Montgomery County plans to raise vehicle license fees; hearings set

Montgomery County municipalities will determine which road projects in their jurisdictions will be funded with about $1.5 million in revenue distributed this year from vehicle registrations. STAFF FILE

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Montgomery County municipalities will determine which road projects in their jurisdictions will be funded with about $1.5 million in revenue distributed this year from vehicle registrations. STAFF FILE

Montgomery County Commissioners voted Tuesday to approve $2.2 million in roadway projects paid for from vehicle license registration fees and also sat dates for two public meetings required before they can raise the cost again another $5 a year.

The added fee is expected to generate about another $2 million a year for the Montgomery County Engineer’s Office, new funding to help repair crumbling bridges, said Paul Gruner, Montgomery County engineer. The county should be replacing 10 of its 514 bridges each year, but will be lucky to do half that, he said.

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“It will allow us to do some badly needed construction projects in the next few years,” Gruner said. “We’re just like everyplace else in the country, we have an infrastructure need. This will allow us to get closer … but we still won’t quite catch up.”

Gruner said funding sources have been stagnant for 25 years while prices of materials like asphalt have doubled.

A new law in the state transportation budget that passed in March allows counties to levy the additional tax. By statute, the additional revenue can only be spent on planning, constructing, improving, maintaining and repairing public roads, highways, streets and bridges.

The public hearings will be Feb. 20 and 27 at the end of regularly scheduled county commission meetings that begin at 1:30 p.m. in room 1001 at the County Administration Building, 451 West Third St., Dayton.

The soonest the new fee could hit vehicle owners is January 2019. More than 518,000 vehicles are registered in the county, according to the Ohio Bureau of Motor Vehicles (BMV).

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Most vehicle owners in the county already pay permissive motor vehicle license taxes of $20, the limit until the new law took effect in June. Annual taxes would climb to $25 for many, assessed on top of the base passenger vehicle registration of $34.50 a year.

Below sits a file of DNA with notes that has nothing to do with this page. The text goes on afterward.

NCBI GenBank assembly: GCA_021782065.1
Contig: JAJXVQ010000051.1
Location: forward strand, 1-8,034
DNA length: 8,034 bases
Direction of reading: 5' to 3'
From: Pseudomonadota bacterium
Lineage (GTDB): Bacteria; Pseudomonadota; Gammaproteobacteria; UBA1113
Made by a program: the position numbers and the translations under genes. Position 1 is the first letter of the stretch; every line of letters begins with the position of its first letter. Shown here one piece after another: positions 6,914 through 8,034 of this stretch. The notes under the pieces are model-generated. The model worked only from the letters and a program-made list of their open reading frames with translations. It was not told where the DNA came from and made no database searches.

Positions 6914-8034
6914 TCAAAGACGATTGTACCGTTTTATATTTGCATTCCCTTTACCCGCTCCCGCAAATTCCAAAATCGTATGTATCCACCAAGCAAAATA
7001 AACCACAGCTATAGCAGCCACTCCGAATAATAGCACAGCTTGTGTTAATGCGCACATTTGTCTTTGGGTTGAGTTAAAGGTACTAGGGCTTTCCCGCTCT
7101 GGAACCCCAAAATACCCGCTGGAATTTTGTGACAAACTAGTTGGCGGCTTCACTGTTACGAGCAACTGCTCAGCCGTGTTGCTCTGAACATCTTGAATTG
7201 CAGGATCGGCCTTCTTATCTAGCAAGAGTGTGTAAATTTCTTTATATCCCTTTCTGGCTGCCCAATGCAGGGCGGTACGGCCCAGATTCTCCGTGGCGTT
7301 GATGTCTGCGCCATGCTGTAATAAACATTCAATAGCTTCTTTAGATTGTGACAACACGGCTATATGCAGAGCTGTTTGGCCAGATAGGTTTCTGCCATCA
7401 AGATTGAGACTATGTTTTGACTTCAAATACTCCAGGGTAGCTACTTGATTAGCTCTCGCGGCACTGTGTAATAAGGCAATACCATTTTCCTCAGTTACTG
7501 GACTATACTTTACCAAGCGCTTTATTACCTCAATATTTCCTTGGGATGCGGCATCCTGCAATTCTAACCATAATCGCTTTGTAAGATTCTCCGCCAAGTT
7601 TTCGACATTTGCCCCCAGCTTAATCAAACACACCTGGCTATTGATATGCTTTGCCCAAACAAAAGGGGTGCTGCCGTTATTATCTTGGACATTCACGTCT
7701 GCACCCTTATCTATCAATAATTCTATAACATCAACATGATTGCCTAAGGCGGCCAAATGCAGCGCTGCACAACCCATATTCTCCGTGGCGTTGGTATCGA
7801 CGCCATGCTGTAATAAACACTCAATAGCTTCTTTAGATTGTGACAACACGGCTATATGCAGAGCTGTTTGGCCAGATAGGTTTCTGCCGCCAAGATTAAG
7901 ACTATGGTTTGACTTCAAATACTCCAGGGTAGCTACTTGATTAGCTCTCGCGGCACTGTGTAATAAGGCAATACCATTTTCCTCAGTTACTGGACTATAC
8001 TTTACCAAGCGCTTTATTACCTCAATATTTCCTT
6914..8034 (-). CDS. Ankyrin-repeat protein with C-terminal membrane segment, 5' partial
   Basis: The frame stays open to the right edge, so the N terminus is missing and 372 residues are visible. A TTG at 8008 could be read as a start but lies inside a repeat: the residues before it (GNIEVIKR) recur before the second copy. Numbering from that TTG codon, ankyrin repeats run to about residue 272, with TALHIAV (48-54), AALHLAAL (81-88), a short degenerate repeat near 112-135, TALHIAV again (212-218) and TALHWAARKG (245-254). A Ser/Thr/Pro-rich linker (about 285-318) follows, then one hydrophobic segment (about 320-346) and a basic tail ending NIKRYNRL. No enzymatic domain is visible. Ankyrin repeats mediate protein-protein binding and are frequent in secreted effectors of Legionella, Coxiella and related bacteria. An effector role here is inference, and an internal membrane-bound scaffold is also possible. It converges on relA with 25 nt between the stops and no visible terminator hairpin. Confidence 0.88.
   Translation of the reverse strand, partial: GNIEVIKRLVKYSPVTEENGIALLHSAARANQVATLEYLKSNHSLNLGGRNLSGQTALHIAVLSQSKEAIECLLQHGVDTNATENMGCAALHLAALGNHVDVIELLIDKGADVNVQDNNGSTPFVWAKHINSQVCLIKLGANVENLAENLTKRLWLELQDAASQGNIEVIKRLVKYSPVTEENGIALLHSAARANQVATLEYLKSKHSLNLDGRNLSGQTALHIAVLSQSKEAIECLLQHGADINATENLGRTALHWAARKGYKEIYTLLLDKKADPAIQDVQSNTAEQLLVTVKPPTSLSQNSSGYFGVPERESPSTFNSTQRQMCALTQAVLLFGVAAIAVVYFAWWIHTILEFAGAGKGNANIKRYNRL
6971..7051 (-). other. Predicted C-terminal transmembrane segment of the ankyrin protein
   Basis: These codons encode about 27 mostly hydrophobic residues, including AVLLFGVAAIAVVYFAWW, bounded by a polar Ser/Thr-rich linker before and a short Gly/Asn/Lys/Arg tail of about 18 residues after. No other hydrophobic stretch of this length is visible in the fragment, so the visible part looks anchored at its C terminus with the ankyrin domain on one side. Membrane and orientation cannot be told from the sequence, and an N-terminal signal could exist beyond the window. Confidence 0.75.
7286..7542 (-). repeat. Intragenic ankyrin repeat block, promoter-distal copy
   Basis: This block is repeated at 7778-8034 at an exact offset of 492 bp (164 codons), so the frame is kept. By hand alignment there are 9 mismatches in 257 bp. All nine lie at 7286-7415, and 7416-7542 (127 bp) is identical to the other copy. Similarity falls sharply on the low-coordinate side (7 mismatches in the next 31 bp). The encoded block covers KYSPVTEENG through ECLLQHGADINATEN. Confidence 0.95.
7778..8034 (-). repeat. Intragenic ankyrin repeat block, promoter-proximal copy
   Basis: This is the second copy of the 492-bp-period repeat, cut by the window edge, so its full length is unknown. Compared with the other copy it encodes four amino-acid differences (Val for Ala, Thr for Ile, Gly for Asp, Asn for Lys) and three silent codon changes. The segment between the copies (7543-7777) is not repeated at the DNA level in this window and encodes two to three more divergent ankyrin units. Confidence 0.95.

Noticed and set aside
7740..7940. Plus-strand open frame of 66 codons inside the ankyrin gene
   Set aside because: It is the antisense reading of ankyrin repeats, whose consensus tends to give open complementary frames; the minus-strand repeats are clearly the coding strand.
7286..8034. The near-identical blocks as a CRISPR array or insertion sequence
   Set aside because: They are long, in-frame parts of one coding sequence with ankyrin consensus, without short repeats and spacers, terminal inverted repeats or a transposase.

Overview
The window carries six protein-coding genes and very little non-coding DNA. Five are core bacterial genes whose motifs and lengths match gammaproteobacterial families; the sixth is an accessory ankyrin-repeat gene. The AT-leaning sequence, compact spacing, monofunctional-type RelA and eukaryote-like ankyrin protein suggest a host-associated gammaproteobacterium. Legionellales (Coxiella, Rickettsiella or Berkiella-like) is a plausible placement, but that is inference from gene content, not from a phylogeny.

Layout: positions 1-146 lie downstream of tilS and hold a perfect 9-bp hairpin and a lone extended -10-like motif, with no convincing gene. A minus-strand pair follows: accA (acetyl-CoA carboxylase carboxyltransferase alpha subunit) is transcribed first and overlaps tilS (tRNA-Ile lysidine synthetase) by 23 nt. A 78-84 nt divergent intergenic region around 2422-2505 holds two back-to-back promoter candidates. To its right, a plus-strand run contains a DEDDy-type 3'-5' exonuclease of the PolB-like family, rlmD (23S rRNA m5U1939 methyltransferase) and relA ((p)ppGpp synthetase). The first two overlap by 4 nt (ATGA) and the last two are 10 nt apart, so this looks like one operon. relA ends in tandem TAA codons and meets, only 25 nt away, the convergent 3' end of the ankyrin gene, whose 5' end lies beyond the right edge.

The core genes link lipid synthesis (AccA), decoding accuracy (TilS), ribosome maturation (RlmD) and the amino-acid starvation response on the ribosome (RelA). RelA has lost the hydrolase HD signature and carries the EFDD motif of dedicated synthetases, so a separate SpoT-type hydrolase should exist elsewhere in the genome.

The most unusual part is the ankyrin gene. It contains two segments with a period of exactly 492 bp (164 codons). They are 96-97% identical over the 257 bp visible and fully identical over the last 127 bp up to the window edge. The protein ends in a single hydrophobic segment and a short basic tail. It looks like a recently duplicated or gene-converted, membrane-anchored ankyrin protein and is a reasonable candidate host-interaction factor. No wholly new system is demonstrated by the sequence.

In 1984, county commissioners approved that the first permissive tax would distribute 75 percent of revenues back to municipalities for road projects. The remaining 25 percent is spent at the discretion of the commission on bridges and projects within villages.

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Nineteen municipalities will determine which road projects in their jurisdictions will be funded with about $1.5 million distributed to them directly. Municipalities typically save annual distributions until enough money accumulates to fund a project, Gruner said.

Not every jurisdiction in the county has levied the maximum number of permissive taxes. Vehicle owners in Jefferson Twp., Moraine, New Lebanon, Phillipsburg, Vandalia and Verona currently pay only three of the $5 incremental levies.

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Phil Parker, president and CEO of Dayton Area Chamber of Commerce, said previously that the new tax will likely be supported by business because the funds will be directly invested on bridge and road projects that will provide a return to a community that is heavy on manufacturing and logistics.

“If we ask for a fee increase but designate it for improvements to the transportation infrastructure, I think much of the business community will look at it and say that’s not a waste,” he said.

Cuyahoga and Geauga counties have already approved the fee and will begin collecting it in the 2019 registration year, according to the BMV. Summit County Council held its second hearing earlier this week for residents.

Operations within the county engineer’s office are largely funded through the basic motor vehicle licensing tax, which will provide about $5.2 million of the office’s $14 million 2018 budget. Existing permissive license taxes will account for $4.2 million, and fuel taxes will add $2.3 million, according to county records.

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